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Memcon 2024: Memory Technologies Are a Key Component to Scale AI

Memcon 2024: Memory Technologies Are a Key Component to Scale AI

In the second year of the Memcon conference, it was all memory and how to feed the “beast,” the GPU. In 2023, the focus was on CXL technology, how and where it would be adopted. Because of the explosion of generative AI, the commentary on types of memory has shifted to high-bandwidth memory (HBM) to address the bandwidth needed to maximize the GPU performance. Overall, there was a general agreement, CXL, while it addressed the capacity, it cannot deliver on the bandwidth needed for the training of generative AI applications. Rather we would see CXL memory modes applied to inference or more likely In Memory Database applications, such as SAP Hana.

In a very related note to generative AI and HBM, the community addressed the pressing issues of designing for the scale that this new AI will require. Those areas are advanced packaging for memory, for instance scaling HBM to 4, 8, 16+ layers. The question is how many layers before the signaling or mechanical design become issues? The second area is scalable networks. Is it PCIe or IB? These are big bets that organizations will need to make in their deployments. The trend seems to be Ethernet, but the high-end systems will probably cling to IB.

The next issue was cooling and energy discussed throughout the two days. The more processors, cores, and memory, the hotter these systems become. The major research labs have turned to liquid cooling. Expect this to become the norm for AI systems as they grow, at least self-contained systems with liquid. Perhaps we will be back with water cooled facilities in the near future.

Methods and techniques being deployed to overcome the memory constraints were also presented. Tejas Chopra of Netflix discussed the gyrations the company’s data scientists and programmers deployed, which spanned model pruning, efficient mini-batch selection, data quantization, and paging. Asked if this goes away with new memory offerings, he stated no. It just advances the capabilities of the current environment. Some of these methods were echoed by Shell (the energy company) and how it broke data into cubes to fit into memory or using more checkpointing and compression.

So what about CXL? Samsung was a major sponsor for the event and used the forum to launch its CXL Memory Module box CMM-B with 2 TB of memory for memory hungry databases and their HBM3M, 12-stack offering. There was some question as to when we are going to see this in real deployment—an understandable position given the 5 years we have been talking about CXL. Well, we are getting there. Very exciting were the partnerships with VMware and Red Hat in regard to joint development.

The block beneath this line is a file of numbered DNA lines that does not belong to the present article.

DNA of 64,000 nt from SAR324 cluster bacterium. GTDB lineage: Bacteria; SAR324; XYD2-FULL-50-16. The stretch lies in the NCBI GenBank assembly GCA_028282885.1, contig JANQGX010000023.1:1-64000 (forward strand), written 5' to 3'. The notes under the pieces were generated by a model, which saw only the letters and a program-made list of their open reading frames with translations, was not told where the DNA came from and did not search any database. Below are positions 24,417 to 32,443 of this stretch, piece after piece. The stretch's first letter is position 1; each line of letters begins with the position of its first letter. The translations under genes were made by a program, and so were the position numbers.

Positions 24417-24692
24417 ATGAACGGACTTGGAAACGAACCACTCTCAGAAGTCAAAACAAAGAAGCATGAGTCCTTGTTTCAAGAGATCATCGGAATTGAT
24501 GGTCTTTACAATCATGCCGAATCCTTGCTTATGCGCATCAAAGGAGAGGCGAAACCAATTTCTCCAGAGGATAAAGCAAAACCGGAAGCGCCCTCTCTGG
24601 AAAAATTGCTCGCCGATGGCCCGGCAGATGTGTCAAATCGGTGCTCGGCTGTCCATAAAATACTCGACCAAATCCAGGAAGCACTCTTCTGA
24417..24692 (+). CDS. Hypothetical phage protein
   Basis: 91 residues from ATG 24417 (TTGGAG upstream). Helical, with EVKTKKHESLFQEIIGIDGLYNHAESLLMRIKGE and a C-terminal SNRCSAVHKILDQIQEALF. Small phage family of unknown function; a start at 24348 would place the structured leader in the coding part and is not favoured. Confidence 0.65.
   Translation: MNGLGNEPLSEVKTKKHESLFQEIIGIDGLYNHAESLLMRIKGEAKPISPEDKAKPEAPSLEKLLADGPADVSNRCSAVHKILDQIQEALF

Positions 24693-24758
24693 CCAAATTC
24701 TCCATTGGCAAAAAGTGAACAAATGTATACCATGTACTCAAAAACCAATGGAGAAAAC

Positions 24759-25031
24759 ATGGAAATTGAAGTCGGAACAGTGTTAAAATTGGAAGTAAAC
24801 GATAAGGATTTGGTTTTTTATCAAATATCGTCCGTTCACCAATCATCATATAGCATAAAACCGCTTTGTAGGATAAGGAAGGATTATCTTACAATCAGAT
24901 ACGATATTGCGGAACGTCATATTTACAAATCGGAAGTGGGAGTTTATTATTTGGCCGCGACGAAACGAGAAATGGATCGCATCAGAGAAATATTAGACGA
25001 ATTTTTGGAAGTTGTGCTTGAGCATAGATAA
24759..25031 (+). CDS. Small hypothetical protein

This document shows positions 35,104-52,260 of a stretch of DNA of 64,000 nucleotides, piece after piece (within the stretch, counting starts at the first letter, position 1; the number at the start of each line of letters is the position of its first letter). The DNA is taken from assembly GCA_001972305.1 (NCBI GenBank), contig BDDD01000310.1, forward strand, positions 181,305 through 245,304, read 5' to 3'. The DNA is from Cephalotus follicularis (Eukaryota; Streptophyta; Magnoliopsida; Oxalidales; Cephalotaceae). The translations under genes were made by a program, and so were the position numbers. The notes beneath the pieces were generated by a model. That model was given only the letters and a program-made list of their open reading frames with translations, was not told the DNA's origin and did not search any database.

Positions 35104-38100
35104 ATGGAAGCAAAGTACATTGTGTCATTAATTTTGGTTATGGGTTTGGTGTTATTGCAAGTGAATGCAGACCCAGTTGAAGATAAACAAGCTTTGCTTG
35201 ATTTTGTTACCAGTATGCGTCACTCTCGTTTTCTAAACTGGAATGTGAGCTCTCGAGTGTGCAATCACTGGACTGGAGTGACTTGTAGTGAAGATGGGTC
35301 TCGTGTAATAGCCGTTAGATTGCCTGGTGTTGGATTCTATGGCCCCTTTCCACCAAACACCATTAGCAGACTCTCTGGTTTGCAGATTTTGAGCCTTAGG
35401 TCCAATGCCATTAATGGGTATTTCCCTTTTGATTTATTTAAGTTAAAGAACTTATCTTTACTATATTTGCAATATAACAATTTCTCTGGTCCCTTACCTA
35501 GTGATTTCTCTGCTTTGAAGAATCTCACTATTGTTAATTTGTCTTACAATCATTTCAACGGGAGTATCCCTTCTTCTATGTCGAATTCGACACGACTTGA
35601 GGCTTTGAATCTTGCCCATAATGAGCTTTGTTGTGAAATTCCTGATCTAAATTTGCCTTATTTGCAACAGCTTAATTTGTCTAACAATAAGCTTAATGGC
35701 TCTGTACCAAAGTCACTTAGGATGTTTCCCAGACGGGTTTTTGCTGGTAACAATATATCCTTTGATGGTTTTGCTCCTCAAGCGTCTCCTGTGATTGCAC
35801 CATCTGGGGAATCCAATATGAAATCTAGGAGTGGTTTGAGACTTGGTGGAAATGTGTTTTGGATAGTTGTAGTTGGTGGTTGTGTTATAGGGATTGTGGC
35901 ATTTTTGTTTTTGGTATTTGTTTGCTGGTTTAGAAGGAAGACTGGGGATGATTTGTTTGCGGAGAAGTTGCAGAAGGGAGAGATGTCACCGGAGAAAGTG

VMware will be releasing support for Samsung’s CMM-H, which is CXL 2.0 pooled memory. In a release planned for later in 2024, vSphere will support tiered memory. This will enable disaggregated memory to feed core capacity. The result: increased VM density per core, more memory for database-driven apps such as SAP Hana and cluster-wide memory for large-scale environments. Given all the noise on VMware licensing, this might give a bit of relief depending on how the next release is priced.

Red Hat and Samsung had previously announced the qualification of DRAM Memory Module (CMM-D) for pooling of memory with RHEL 9.3.

We are making progress with the memory constraints but do not expect workarounds to disappear. Rather, the applications will continue to consume whatever we can feed them. So back to work memory engineers!

Disclosure: The Futurum Group is a research and advisory firm that engages or has engaged in research, analysis, and advisory services with many technology companies, including those mentioned in this article. The author does not hold any equity positions with any company mentioned in this article.

Analysis and opinions expressed herein are specific to the analyst individually and data and other information that might have been provided for validation, not those of The Futurum Group as a whole.

Other Insights from The Futurum Group:

The Six Five Talk Samsung’s Memory Tech Day

Memory Market: Call it a Comeback?

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Author Information

Camberley brings over 25 years of executive experience leading sales and marketing teams at Fortune 500 firms. Before joining The Futurum Group, she led the Evaluator Group, an information technology analyst firm as Managing Director.

Her career has spanned all elements of sales and marketing including a 360-degree view of addressing challenges and delivering solutions was achieved from crossing the boundary of sales and channel engagement with large enterprise vendors and her own 100-person IT services firm.

Camberley has provided Global 250 startups with go-to-market strategies, creating a new market category “MAID” as Vice President of Marketing at COPAN and led a worldwide marketing team including channels as a VP at VERITAS. At GE Access, a $2B distribution company, she served as VP of a new division and succeeded in growing the company from $14 to $500 million and built a successful 100-person IT services firm. Camberley began her career at IBM in sales and management.

She holds a Bachelor of Science in International Business from California State University – Long Beach and executive certificates from Wellesley and Wharton School of Business.

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